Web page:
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Science Archives in the 21st Century

Abstract

T11 - Associating Persistent Identifiers between Trustworthy Repositories

Arnold Rots, Alberto Accomazzi, and Guenther Eichhorn/Harvard-Smithsonian Center for Astrophysics

Topic: Role and implementation of persistent identifiers

Under the auspices of the Astrophysics Datacenters Executive Committee (ADEC), a standard was developed that allows professional papers to link to original datasets used in those papers, and archived datasets to link to professional papers based on those datasets. The agreement was brokered between the datacenters, the Astrophysics Data System (ADS), and the editors of the AAS journals. It consisted of a standard for the definition of persistent identifiers for the archives' datasets (AIPs) and pairing these identifiers with the "bibcodes" that are in use in the ADS.

The identifiers conform to the International Virtual Observatory Alliance's standard for identifiers (IVOA); i.e., they are placed in the IVO domain, under the authority of the ADS and using the ADS's publishers' designations. The precise definition and meaning of the identifiers is left to the publisher, but the two main requirements are that it will lead the user unambiguously to an AIP from which a DIP can be retrieved, and that the identifier will be maintained in perpetuity, even if the repository were to move. The identifiers are currently being inserted into manuscripts on a modest scale and a harvesting tool is still under development.

Two future developments are of great interest in connection with this standard: certification and association.

The OCLC recently published the Criteria and Checklist for Trustworthy Repositories Audit & Certification (TRAC). It would be valuable for the datacenters represented in ADEC to pursue TRAC status, as this would provide a basis upon which indefinite persistence of the dataset identifiers could be built.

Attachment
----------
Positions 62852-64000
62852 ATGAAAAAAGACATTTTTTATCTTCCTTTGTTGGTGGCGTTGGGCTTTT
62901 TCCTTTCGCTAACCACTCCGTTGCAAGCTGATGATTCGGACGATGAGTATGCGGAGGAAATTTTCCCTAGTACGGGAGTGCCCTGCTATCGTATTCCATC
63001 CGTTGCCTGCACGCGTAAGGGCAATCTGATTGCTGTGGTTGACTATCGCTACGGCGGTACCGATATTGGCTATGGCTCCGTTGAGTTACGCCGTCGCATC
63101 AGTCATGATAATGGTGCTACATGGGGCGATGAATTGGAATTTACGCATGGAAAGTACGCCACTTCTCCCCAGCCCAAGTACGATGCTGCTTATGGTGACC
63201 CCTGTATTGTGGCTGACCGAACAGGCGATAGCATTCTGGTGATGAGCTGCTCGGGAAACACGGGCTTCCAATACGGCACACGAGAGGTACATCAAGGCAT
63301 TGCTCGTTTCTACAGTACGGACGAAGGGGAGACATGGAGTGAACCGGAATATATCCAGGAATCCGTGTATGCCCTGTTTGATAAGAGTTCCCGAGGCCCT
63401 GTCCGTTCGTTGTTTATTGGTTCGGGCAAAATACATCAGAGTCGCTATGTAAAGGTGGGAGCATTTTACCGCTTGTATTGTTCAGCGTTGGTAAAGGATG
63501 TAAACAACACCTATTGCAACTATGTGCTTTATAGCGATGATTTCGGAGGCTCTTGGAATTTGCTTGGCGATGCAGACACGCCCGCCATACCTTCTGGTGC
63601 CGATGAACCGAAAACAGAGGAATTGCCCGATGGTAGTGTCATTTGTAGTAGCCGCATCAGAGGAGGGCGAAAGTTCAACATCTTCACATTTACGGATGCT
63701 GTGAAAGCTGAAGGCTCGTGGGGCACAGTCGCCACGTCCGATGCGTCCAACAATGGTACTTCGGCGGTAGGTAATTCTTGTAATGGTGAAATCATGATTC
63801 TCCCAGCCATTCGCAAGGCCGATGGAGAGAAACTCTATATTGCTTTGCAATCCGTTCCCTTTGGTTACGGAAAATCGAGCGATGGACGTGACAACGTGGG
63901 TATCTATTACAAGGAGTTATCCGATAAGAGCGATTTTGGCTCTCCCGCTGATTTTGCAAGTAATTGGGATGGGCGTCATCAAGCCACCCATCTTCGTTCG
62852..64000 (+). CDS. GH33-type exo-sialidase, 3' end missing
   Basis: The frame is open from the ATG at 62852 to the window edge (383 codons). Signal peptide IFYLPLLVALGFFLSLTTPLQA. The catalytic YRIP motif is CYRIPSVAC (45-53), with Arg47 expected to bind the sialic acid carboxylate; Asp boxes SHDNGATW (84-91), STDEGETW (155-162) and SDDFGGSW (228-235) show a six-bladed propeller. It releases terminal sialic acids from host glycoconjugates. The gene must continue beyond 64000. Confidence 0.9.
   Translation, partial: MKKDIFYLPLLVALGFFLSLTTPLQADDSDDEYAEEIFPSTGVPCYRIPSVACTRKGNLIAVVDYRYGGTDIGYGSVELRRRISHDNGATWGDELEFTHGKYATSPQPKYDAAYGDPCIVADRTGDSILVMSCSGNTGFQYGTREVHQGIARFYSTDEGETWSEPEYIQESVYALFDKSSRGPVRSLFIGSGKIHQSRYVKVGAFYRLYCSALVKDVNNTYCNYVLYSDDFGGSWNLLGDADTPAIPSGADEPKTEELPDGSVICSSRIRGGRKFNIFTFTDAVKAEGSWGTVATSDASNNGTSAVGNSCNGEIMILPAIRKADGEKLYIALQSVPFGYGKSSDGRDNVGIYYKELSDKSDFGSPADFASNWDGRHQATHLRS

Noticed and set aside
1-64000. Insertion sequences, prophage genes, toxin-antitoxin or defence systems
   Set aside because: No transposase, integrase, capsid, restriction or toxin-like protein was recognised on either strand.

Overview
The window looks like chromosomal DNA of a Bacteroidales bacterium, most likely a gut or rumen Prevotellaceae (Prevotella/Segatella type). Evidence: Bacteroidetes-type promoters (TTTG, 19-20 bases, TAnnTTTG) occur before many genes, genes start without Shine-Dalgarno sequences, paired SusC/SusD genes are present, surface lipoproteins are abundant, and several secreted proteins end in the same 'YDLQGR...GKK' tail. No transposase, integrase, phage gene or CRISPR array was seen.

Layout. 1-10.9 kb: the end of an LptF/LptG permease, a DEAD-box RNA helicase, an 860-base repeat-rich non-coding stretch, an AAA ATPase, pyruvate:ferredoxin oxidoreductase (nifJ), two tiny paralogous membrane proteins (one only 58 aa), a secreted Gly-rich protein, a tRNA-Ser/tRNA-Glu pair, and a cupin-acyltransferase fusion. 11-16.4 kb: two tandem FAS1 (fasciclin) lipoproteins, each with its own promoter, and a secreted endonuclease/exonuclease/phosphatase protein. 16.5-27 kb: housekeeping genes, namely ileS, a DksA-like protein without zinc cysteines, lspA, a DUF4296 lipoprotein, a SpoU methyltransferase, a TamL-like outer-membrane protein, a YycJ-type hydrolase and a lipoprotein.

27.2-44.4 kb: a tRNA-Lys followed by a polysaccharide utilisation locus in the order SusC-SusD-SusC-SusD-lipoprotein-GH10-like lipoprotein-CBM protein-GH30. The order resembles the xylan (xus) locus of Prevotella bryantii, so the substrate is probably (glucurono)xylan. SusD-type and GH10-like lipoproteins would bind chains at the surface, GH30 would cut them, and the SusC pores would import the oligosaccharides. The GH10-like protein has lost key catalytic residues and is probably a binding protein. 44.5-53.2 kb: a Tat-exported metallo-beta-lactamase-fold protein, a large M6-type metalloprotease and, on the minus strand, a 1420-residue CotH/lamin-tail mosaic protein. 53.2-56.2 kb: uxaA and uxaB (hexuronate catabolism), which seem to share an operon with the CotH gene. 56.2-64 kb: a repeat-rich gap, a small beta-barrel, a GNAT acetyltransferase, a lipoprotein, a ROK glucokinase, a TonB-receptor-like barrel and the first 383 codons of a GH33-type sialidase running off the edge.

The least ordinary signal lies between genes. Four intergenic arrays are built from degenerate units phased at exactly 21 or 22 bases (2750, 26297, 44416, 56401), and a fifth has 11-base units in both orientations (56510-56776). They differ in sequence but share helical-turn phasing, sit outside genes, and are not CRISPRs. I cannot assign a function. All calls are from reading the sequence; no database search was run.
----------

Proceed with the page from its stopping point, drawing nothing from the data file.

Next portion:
It would be natural for the ADS's bibcodes to also be molded into IVOA identifiers. Consequently, the association between papers and datasets becomes a simple association between identifiers and the harvesting of dataset identifier/bibcode pairs becomes a generalized harvesting of associated identifier pairs. This simple generalization offers immediately a mechanism to link datasets between repositories and to harvest such associations. It has become more and more popular to carry out coordinated or associated observations at multiple observatories (HST, Chandra, Spitzer, XMM, Integral, VLA, MMT, Gemini, AT, etc.), but there is no good mechanism to tie the different components together. Being able to harvest dataset identifier pairs in the manner described here would provide this functionality and thus close a significant gap in information management.

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